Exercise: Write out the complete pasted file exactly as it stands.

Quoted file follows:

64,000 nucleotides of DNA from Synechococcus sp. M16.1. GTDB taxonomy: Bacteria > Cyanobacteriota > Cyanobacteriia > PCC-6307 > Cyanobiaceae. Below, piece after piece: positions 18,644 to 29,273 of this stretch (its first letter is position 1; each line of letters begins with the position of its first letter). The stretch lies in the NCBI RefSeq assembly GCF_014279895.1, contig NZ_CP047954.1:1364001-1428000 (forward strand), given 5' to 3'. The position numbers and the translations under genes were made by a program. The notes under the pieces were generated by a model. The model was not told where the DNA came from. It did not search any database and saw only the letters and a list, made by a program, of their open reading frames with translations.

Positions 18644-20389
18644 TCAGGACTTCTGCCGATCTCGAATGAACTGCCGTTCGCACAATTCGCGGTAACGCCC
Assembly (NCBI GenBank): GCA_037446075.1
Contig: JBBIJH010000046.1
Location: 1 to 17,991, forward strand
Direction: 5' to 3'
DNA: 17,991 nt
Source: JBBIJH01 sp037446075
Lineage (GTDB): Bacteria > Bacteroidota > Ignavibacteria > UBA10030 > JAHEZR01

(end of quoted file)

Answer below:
64,000 nucleotides of DNA from Synechococcus sp. M16.1. GTDB taxonomy: Bacteria > Cyanobacteriota > Cyanobacteriia > PCC-6307 > Cyanobiaceae. Below, piece after piece: positions 18,644 to 29,273 of this stretch (its first letter is position 1; each line of letters begins with the position of its first letter). The stretch lies in the NCBI RefSeq assembly GCF_014279895.1, contig NZ_CP047954.1:1364001-1428000 (forward strand), given 5' to 3'. The position numbers and the translations under genes were made by a program. The notes under the pieces were generated by a model. The model was not told where the DNA came from. It did not search any database and saw only the letters and a list, made by a program, of their open reading frames with translations.

Positions 18644-20389
18644 TCAGGACTTCTGCCGATCTCGAATGAACTGCCGTTCGCACAATTCGCGGTAACGCCC
Assembly (NCBI GenBank): GCA_037446075.1
Contig: JBBIJH010000046.1
Location: 1 to 17,991, forward strand
Direction: 5' to 3'
DNA: 17,991 nt
Source: JBBIJH01 sp037446075
Lineage (GTDB): Bacteria > Bacteroidota > Ignavibacteria > UBA10030 > JAHEZR01